• the location of the customer using the smartphone—even when the customer has expressly denied permission for an app that is currently running to access his or her location.

It appears that this software runs automatically every time you turn your phone on. It also appears that an average user would have no way to know that this software is running—and that when that user finds out, he or she will have no reasonable means to remove or stop it.

These actions may violate federal privacy laws, including the Electronic Communications Privacy Act and the Computer Fraud and Abuse Act. This is potentially a very serious matter.

We agree with both King (“stupid beyond description”) and Senator Franken (“potentially a very serious matter”), and we will keep our readers posted as the story develops.

Finally, Carrier IQ has issued a statement about the matter, which says, in full:

Carrier IQ would like to clarify some recent press on how our product is used and the information that is gathered from smartphones and mobile devices.

Carrier IQ delivers Mobile Intelligence on the performance of mobile devices and networks to assist operators and device manufacturers in delivering high quality products and services to their customers. We do this by counting and measuring operational information in mobile devices – feature phones, smartphones and tablets. This information is used by our customers as a mission critical tool to improve the quality of the network, understand device issues and ultimately improve the user experience. Our software is embedded by device manufacturers along with other diagnostic tools and software prior to shipment.

While we look at many aspects of a device’s performance, we are counting and summarizing performance, not recording keystrokes or providing tracking tools. The metrics and tools we derive are not designed to deliver such information, nor do we have any intention of developing such tools. The informationgatheredbyCarrierIQisdonesofortheexclusiveuseofthat rd customer, and Carrier IQ does not sell personal subscriber information to 3 parties. The information derived from devices is encrypted and secured within our customer’s network or in our audited and customer-approved facilities.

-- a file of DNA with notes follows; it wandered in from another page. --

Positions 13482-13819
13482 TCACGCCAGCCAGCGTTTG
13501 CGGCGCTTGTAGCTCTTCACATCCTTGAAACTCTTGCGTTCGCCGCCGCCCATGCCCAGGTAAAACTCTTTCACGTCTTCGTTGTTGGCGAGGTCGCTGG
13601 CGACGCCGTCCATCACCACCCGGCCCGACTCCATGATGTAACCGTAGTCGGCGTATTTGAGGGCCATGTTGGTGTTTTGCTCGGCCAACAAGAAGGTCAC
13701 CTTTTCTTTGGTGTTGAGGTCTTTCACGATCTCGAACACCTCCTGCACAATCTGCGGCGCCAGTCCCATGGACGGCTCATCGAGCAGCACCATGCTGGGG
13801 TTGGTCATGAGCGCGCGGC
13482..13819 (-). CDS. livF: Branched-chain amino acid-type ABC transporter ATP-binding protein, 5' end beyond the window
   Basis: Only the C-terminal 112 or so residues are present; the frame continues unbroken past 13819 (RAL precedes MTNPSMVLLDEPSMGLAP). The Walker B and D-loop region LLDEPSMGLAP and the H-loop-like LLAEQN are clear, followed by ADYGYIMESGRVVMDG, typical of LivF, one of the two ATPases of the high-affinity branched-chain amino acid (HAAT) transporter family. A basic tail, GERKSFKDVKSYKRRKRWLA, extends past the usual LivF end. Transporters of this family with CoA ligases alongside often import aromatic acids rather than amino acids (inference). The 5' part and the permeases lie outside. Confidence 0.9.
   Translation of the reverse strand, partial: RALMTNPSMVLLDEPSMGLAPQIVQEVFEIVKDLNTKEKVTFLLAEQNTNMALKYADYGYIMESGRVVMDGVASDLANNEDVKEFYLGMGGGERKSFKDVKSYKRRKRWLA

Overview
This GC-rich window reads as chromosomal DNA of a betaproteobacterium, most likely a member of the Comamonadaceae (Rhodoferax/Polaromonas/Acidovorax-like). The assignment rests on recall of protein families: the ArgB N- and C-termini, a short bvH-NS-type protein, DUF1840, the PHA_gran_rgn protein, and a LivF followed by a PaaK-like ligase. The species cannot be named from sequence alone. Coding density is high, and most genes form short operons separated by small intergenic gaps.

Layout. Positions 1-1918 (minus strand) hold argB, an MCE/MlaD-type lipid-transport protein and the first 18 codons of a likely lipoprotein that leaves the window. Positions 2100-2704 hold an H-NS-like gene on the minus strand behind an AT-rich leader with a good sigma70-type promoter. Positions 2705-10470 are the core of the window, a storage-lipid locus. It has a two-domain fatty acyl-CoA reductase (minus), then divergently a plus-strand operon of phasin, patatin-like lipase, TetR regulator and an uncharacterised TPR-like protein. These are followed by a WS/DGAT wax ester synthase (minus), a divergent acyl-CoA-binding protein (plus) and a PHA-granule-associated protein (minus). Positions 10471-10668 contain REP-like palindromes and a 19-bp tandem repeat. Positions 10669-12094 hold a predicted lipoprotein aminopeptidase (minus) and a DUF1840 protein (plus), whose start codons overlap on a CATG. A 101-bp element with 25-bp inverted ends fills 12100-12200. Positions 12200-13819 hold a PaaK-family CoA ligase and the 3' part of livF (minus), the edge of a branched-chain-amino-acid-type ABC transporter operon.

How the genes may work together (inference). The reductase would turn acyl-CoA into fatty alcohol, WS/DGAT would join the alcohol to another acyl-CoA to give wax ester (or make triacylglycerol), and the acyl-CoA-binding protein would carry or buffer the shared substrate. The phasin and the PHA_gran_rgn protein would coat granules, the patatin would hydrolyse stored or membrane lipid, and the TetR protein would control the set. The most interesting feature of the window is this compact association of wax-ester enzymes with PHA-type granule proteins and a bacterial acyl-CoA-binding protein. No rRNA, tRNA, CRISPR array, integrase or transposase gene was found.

Our customers have stringent policies and obligations on data collection and retention. Each customer is different and our technology is customized to their exacting needs and legal requirements. Carrier IQ enables a measurable impact on improving the quality and experience of our customers’ mobile networks and devices. Our business model and technology aligns exclusively with this goal.

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The Internet Patrol is and always has been free. We don't hide our articles behind a paywall, or restrict the number of articles you can read in a month if you don't give us money. That said, it does cost us money to run the site, so if something you read here was helpful or useful, won't you consider donating something to help keep the Internet Patrol free?
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One thought on “Growing Concerns Over Carrier IQ – What it Is and How to Tell If Your Phone is Likely to Have It

  1. Actually, … living in a “very remote” area of the US (called “The Heartland”), … and having worked in technology – and the media – for decades; I have little problem with the way CIQ is claiming to work. We all need, and would benefit from, a way of telling – beyond our constant complaint to deaf ears – these “carriers” that their signal(s) suck at important times and in important places, … especially while in motion.
    Besides, from all the innumerable conversations it has been our misfortune to be exposed to in stores, on sidewalks, malls, restaurants, etc., I can not feel that any company or group wants to log into and track such inane conversations (if “conversations” is even appropriate in this context).